(Reuters) - A former broker for a unit of LPL Financial LLC accused of diverting clients’ funds for his personal expenses has been ordered by a federal judge to pay more than $1.9 million in civil sanctions.
In announcing the ruling against Blake Richards, of Buford, Georgia, the U.S. Securities and Exchange Commission said on Thursday the sum largely represents the amount that Richards pocketed during a four-year-long scam that involved luring clients into writing checks for fictitious investments. Richards told clients to make the checks out to his businesses outside of LPL, a unit of LPL Financial Holdings Inc.
Judge Willis Hunt, Jr. of U.S. District Court for the Northern District of Georgia entered the ruling against Richards on Tuesday, the SEC said. The sanctions include $1.83 million to be returned to clients, including interest, plus an $80,000 fine.
A phone number for Richards was in non-working order on Thursday. Richards agreed to a court order last year that prohibited him from engaging in further securities law violations, the SEC said. He neither admitted to nor denied the SEC’s allegations.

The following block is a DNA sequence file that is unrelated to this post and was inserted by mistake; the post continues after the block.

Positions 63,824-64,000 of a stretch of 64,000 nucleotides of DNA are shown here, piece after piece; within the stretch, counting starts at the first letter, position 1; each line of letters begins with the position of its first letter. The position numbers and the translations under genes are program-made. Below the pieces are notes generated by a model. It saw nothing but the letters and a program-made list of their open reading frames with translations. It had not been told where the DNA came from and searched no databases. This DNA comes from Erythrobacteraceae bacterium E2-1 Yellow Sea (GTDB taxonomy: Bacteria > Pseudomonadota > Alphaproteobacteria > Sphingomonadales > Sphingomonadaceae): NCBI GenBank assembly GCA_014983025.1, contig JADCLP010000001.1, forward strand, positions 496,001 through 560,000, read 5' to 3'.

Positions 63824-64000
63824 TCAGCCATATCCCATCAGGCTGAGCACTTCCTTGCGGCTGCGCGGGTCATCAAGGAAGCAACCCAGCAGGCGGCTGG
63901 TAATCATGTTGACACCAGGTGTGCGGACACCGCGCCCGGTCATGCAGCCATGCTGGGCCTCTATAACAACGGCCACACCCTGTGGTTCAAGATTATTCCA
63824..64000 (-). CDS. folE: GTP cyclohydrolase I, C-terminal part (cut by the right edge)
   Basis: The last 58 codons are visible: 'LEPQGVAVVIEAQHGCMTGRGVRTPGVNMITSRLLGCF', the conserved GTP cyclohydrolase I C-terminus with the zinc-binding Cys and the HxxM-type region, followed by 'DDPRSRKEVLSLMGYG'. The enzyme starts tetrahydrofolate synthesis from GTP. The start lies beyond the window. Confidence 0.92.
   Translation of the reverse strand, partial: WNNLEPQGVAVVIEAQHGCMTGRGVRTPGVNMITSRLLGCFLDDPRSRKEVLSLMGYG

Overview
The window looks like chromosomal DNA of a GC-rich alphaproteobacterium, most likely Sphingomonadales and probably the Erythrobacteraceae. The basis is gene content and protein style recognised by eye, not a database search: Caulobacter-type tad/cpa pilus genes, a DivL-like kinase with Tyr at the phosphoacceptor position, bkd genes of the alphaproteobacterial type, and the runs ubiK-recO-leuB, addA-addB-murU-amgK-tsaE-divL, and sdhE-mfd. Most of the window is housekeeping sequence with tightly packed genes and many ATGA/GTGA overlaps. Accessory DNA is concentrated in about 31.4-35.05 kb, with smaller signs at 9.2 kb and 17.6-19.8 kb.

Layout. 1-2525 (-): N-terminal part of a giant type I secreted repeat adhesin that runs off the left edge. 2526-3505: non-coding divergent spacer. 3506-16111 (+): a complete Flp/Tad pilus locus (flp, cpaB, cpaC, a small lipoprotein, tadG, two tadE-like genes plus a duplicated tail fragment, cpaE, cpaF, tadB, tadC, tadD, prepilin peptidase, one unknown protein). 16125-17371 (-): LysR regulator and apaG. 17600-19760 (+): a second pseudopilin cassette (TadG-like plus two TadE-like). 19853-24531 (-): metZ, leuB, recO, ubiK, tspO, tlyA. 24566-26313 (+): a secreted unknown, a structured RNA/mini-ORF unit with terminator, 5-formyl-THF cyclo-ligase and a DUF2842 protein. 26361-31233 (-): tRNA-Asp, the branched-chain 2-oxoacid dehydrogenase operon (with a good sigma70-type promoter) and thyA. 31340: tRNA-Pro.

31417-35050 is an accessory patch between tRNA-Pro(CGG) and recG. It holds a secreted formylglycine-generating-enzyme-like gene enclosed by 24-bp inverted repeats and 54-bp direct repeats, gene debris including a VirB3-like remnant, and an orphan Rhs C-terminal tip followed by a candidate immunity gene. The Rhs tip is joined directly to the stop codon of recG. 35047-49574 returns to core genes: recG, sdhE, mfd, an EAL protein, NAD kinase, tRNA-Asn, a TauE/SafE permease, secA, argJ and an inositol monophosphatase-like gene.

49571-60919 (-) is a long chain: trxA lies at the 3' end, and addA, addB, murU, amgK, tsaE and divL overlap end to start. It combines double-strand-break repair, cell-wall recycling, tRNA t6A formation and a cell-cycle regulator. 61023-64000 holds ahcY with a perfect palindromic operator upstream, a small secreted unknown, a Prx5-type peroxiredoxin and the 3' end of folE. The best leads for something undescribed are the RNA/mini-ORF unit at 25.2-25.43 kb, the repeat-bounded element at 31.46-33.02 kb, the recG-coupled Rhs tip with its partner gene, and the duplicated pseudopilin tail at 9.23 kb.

Richards defrauded at least seven investors, who typically handed over their retirement savings or life insurance proceeds from deceased spouses, the SEC said in its civil suit last year.
Richards told the investors he would put their funds in fixed-income assets, variable annuities and other securities, but never did so, the SEC said. He then “siphoned off” their money for his personal use, the SEC said.
LPL had said at the time that another LPL adviser reported Richards’ alleged misconduct. The firm fired Richards and notified securities regulators and law enforcement authorities, a spokeswoman said at the time. The alleged wrongdoing did not occur through LPL accounts, she said.
The Financial Industry Regulatory Authority, which licenses securities brokers, barred Richards from the industry in September 2013, according to a regulatory filing.
Reporting by Suzanne Barlyn; Editing by Leslie Adler and Tom Brown